orning can use „good morning‟ as the

expression. Savignon (1983) states that understanding and mastering language functions and

For example, Candlin (1984) states that content is drawn upon from "some content~-bank" which is based on some stated objectives which are in turn derived from the needs assessment of learners. This view is also shared by Breen (1984) who declares that when starting with a general view or definition of the target language and/or its use, more specific objectives or needs are selected as appropriate subject matter.

From the objectives, elements of the subject matter are focused upon, for example, particular structures, sets of functions, or a range of communicative events.

A useful general analysis to specify content has been put forward by Brumfit (1984). According to him there are three types of such analyses. The first is that of the linguist, that is, formal analyses of phonology, syntax, morphology, or certain types of semantic categories. The second type is interactional analyses of various kinds, such as situational and functional categories which lead to the analyses of discourse rhetoric. The third type of analysis is an analysis of what is talked or written about.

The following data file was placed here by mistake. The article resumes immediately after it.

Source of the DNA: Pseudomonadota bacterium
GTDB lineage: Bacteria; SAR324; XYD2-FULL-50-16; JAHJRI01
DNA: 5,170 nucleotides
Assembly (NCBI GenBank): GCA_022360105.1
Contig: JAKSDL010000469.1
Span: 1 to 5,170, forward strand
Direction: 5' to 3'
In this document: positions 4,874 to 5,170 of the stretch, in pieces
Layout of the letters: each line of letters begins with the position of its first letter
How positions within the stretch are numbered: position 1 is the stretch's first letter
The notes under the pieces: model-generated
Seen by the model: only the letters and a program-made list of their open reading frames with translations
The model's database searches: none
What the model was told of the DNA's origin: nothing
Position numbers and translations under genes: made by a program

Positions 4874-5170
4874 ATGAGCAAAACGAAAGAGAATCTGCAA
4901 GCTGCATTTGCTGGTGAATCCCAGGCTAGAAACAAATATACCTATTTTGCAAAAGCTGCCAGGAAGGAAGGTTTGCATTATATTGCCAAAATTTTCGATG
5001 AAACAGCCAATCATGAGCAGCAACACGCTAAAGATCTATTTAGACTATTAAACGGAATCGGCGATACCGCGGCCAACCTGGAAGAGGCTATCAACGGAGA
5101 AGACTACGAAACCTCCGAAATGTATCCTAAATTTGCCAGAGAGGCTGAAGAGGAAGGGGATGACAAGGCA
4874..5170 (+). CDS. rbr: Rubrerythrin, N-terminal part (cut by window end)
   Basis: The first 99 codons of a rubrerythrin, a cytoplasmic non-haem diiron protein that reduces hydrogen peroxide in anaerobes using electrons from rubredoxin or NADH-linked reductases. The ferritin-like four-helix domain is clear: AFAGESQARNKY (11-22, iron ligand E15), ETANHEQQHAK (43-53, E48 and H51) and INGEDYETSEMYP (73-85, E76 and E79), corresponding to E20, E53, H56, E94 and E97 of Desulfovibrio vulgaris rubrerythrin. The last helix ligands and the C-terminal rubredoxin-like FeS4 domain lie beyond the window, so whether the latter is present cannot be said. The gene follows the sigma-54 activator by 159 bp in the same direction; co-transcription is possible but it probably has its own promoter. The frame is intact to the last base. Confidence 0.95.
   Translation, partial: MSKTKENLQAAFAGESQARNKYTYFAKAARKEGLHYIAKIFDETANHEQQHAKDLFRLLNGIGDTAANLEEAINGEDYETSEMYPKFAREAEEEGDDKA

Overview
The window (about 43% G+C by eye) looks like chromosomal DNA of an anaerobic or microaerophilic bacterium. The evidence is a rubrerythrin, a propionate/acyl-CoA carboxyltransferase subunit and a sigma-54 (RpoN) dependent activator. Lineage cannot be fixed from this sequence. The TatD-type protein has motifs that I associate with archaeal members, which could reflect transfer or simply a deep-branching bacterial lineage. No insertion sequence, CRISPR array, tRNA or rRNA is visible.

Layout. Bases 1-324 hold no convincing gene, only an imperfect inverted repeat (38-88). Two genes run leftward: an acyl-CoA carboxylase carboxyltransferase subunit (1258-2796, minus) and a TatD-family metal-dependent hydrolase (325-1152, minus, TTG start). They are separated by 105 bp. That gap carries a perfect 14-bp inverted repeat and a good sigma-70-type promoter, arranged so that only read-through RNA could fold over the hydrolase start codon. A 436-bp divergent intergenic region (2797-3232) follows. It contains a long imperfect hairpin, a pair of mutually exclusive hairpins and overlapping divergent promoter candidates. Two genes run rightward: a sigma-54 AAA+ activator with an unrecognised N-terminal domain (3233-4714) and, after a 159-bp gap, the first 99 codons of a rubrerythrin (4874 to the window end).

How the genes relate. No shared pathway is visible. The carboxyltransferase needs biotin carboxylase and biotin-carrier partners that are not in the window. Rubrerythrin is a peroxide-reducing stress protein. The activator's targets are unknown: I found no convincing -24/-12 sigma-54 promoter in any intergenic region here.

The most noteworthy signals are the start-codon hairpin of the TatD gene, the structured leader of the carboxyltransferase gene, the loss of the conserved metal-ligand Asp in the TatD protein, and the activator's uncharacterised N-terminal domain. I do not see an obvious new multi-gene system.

Each of these analyses presumes a different view of the nature in which language is learned. For example, the first presumes inductive or deductive learning; the second presumes that discourse is learnt to interact and to communicate; while the third one presumes that interesting and motivating content is necessary.

Meanwhile, Richards (2001) proposes contents for both writing and oral courses, which is actually connected to the Chilean curriculum framework.